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Chromatin accessibility of circulating CD8+ T cells predicts treatment response to PD-1 blockade in patients with gastric cancer

Cited 24 time in Web of Science Cited 24 time in Scopus
Authors

Shin, Hyun Mu; Kim, Gwanghun; Kim, Sangjib; Sim, Ji Hyun; Choi, Jiyeob; Kim, Minji; Kwon, Minsuk; Ye, Sang-Kyu; Lee, Dong-Sup; Cho, Seung Woo; Kim, Seung Tae; Lee, Jeeyun; Kim, Hang-Rae

Issue Date
2021-12
Publisher
Nature Publishing Group
Citation
Nature Communications, Vol.12 No.1, p. 975
Abstract
Although tumor genomic profiling has identified small subsets of gastric cancer (GC) patients with clinical benefit from anti-PD-1 treatment, not all responses can be explained by tumor sequencing alone. We investigate epigenetic elements responsible for the differential response to anti-PD-1 therapy by quantitatively assessing the genome-wide chromatin accessibility of circulating CD8(+) T cells in patients' peripheral blood. Using an assay for transposase-accessible chromatin using sequencing (ATAC-seq), we identify unique open regions of chromatin that significantly distinguish anti-PD-1 therapy responders from non-responders. GC patients with high chromatin openness of circulating CD8(+) T cells are significantly enriched in the responder group. Concordantly, patients with high chromatin openness at specific genomic positions of their circulating CD8(+) T cells demonstrate significantly better survival than those with closed chromatin. Here we reveal that epigenetic characteristics of baseline CD8(+) T cells can be used to identify metastatic GC patients who may benefit from anti-PD-1 therapy. Anti-PD-1 therapy could induce a durable response in patients with gastric cancer, however biomarkers to predict response to immunotherapy are generally lacking. Here the authors report that openness of chromatin in circulating CD8(+) T cells predicts treatment outcome in patients with metastatic gastric cancer treated with pembrolizumab.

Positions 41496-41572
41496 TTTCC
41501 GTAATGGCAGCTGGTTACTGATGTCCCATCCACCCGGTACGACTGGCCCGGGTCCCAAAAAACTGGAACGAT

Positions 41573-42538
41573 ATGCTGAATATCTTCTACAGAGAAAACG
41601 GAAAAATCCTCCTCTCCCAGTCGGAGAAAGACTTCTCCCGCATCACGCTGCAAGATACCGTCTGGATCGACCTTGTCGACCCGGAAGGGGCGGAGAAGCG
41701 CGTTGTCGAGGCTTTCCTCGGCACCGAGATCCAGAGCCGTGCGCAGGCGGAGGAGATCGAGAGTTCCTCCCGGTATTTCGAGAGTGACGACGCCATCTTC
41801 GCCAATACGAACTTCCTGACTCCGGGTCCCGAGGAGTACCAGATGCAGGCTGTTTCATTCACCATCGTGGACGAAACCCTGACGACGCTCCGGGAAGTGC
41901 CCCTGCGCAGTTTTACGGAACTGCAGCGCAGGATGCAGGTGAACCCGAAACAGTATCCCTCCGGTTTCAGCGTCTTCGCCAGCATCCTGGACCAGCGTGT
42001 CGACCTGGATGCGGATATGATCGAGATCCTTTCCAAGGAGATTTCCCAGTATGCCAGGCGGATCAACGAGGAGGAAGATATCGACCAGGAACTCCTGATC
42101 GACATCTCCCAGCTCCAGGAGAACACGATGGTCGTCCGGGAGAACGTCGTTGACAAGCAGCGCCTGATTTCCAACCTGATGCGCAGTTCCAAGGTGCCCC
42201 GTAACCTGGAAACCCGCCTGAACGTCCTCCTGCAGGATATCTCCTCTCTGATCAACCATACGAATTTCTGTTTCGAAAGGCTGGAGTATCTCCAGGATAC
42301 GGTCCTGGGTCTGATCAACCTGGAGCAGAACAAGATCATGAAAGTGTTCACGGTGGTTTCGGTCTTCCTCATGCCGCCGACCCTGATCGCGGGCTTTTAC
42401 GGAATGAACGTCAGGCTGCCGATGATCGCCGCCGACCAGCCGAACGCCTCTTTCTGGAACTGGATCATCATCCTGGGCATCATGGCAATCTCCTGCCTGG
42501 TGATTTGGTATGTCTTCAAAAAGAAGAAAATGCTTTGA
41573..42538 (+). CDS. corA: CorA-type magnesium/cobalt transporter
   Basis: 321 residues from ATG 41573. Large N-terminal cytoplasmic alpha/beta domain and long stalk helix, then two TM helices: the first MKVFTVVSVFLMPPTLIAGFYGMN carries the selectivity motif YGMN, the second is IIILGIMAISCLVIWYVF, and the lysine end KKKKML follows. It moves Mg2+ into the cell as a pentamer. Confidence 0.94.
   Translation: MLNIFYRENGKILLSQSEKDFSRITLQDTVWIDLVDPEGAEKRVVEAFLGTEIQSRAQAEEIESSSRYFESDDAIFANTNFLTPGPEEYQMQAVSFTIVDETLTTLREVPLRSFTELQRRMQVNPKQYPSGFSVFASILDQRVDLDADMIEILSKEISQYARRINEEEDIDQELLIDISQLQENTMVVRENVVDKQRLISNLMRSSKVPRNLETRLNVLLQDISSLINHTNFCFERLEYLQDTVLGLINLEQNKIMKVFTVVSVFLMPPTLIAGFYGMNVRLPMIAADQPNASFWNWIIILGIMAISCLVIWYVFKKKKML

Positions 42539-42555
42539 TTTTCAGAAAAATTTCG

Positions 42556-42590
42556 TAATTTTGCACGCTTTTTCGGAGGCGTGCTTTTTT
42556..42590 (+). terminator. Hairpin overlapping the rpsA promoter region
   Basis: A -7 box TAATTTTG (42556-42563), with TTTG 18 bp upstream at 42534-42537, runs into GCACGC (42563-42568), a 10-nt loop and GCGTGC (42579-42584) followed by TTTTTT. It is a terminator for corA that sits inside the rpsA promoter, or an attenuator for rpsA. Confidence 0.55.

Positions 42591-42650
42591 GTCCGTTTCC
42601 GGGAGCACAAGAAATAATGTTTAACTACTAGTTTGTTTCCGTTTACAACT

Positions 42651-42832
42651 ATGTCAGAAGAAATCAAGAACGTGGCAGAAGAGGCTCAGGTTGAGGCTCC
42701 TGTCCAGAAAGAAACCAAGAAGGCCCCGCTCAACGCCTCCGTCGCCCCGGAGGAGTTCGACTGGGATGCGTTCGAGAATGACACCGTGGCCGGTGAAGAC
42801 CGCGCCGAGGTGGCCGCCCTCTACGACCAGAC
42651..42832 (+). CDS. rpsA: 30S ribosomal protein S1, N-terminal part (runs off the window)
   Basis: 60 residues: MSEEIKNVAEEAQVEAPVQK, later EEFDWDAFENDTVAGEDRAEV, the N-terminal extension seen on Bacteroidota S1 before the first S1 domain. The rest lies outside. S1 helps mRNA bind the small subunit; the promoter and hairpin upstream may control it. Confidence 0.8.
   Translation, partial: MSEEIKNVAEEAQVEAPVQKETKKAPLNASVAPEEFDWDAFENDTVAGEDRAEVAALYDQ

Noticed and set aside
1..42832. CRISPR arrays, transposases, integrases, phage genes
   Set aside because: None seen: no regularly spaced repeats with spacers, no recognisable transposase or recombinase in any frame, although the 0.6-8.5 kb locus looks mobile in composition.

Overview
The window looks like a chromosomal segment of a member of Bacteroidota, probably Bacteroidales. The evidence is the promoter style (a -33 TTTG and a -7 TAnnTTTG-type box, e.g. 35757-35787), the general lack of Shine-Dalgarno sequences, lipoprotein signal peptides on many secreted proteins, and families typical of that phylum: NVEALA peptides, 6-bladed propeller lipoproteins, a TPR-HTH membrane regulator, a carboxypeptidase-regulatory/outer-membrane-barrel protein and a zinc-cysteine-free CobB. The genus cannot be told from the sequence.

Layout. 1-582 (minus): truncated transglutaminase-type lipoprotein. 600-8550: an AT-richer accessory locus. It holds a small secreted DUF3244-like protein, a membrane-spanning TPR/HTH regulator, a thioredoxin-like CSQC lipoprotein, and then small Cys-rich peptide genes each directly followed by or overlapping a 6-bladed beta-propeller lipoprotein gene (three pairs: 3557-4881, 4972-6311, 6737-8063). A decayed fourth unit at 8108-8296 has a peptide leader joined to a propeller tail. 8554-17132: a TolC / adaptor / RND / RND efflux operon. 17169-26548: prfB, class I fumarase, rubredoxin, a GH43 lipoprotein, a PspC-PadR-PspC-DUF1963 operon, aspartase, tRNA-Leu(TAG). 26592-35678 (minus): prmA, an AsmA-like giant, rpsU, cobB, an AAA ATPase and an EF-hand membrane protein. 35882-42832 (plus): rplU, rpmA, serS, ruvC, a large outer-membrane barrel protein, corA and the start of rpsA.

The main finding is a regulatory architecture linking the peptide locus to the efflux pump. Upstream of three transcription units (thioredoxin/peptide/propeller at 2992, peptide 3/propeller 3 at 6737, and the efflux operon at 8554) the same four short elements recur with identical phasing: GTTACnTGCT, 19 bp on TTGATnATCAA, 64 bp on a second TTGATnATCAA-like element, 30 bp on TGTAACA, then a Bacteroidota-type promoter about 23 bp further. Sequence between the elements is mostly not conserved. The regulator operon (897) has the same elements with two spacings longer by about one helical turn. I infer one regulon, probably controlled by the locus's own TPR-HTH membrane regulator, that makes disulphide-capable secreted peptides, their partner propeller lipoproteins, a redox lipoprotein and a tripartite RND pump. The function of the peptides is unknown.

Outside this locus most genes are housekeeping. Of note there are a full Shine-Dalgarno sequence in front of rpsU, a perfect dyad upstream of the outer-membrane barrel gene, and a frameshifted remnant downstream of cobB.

ISSN
2041-1723
URI
https://hdl.handle.net/10371/202548
DOI
https://doi.org/10.1038/s41467-021-21299-w
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  • College of Medicine
Research Area Function, Immune modulation by metabolites, T-cell anergy, differentiation of memory CD8+ T cells, metabolism

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